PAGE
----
In this Section:
A doctor who specialises in anaesthesia (putting people to sleep during surgery).
This is a medication that slows down the clotting process of the blood preventing harmful blood clots from forming. Anticoagulants are sometimes referred to as "blood thinners" eg: Warfarin.
A tube inserted directly into an artery in your arm to measure blood pressure and to enable blood tests to be taken while in ICU.
The pump that circulates blood during the surgery and provides oxygen for the body so the heart can be ‘at rest’ during the operation.
An electrical monitor connected via leads to the chest. It allows the rhythm of the heart beat to be continuously watched.
The specialist unit located on level 2 in the Recovery Room. You will be cared for in CSR immediately after your surgery until you are well enough to return to the Cardiac Surgery ward.
Drainage tubes placed in the chest to drain blood and fluid that may have accumulated after the surgery.
A surgical procedure in which a vein or artery is used to bypass a blockage or narrowing in one or more of the coronary arteries. This is to improve blood supply to the heart muscle.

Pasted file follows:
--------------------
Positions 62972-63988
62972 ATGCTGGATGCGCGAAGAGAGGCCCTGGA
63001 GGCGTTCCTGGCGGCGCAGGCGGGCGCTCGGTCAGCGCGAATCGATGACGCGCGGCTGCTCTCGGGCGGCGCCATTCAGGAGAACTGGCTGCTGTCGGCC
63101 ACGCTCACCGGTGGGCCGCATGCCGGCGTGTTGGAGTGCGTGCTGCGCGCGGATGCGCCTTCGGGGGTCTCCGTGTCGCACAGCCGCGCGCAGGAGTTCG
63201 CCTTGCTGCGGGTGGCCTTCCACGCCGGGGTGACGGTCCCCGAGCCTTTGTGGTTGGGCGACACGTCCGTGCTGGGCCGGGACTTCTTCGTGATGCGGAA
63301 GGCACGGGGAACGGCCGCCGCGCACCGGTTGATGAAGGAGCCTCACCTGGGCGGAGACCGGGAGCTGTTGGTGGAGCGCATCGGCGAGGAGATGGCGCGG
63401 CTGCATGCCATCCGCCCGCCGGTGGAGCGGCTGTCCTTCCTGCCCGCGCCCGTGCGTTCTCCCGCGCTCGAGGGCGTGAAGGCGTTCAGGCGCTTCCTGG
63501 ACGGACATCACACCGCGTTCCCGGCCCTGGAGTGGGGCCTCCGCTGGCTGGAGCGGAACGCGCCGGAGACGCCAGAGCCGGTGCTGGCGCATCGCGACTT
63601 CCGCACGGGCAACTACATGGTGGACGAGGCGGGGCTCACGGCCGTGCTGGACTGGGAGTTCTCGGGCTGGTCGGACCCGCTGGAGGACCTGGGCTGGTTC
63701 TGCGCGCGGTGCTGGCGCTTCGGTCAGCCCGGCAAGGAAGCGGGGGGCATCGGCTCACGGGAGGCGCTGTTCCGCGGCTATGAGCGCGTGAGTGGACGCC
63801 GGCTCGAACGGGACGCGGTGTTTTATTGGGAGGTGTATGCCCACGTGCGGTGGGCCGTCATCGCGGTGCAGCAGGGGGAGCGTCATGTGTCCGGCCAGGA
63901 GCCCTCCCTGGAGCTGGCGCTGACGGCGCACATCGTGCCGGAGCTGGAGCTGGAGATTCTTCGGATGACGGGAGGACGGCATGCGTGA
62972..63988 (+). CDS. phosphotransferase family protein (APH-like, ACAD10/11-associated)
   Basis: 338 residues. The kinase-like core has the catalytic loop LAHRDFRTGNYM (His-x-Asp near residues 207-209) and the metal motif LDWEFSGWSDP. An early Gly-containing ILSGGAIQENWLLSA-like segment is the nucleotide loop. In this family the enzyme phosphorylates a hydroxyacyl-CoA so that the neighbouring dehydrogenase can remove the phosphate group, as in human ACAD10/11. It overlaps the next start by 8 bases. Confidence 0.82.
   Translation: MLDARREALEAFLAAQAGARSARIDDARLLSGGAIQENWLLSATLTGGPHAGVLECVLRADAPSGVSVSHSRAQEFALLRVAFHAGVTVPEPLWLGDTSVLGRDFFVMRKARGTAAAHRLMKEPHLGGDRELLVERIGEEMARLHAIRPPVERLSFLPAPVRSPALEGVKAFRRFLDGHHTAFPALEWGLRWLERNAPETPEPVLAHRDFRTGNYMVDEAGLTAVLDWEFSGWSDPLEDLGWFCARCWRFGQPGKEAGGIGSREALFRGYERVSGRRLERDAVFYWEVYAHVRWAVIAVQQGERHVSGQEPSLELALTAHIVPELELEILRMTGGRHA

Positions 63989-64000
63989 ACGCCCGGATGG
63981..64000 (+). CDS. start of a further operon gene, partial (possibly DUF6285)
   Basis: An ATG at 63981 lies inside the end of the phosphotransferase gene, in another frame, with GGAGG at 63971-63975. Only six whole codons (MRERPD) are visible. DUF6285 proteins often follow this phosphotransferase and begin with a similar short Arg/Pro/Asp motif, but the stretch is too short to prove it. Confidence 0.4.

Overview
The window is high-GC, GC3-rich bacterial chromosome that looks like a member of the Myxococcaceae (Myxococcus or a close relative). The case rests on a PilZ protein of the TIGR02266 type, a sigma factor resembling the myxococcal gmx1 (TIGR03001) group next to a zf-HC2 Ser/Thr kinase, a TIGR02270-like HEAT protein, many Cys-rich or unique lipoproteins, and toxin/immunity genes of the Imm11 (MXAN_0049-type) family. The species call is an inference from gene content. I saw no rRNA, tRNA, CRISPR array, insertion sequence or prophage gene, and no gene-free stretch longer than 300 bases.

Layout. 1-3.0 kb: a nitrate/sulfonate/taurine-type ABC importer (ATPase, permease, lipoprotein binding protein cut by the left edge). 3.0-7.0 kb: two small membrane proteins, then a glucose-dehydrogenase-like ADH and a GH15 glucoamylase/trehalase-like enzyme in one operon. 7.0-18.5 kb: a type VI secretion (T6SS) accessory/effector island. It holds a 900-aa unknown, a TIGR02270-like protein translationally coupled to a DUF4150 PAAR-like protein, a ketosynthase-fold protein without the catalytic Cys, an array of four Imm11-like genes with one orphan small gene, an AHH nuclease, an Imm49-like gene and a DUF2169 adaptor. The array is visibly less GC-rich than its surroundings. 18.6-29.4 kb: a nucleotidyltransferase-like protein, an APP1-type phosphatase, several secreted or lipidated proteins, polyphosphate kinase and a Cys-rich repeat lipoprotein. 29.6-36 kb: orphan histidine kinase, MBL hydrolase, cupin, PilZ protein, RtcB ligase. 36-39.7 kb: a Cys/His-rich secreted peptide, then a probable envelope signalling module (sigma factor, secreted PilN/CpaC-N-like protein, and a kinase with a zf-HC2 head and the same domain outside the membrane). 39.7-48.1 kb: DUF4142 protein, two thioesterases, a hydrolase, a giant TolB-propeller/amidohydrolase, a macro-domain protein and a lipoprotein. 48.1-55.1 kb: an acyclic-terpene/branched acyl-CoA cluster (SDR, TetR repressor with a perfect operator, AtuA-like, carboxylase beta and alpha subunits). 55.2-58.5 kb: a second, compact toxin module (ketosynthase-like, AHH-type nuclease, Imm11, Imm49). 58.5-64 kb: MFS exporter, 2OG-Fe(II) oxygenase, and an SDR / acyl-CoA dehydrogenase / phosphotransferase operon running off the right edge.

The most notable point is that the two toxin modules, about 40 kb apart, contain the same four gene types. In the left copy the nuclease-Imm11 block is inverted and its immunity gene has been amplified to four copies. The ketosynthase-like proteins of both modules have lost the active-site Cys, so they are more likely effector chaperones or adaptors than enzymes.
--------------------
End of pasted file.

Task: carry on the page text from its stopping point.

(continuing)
A recording taken via small stickers placed on the skin to record the electrical activity of the heart. These may be taken frequently during your stay in hospital.
A tube placed through the mouth into the lungs. It helps you breathe and allows secretions (mucus/phlegm) to be removed from the lungs. You cannot speak when this tube is in but you will be able to once it is removed.
Small plastic tubes placed in a vein to administer medication, fluid and nourishment.
A small clear tube that is inserted down one nostril and extends in to your stomach. Its purpose is to keep your stomach empty by allowing drainage.
Tiny wires placed on the surface of the heart. These wires can be connected up to a pacing box to supply electrical initiation if the heart requires some assistance to contract. They are removed four to five days post-op. if not required.
A small box that may be attached via small dots on the skin to monitor the electrical activity of the heart. You can still walk around while wearing this monitor.
A small rubber tube that allows urine to drain from the bladder. You will not need to use a bottle or pan while this tube is in your bladder.
A machine attached to your endotracheal (breathing) tube. It helps you to breathe until you wake up fully from your anaesthetic.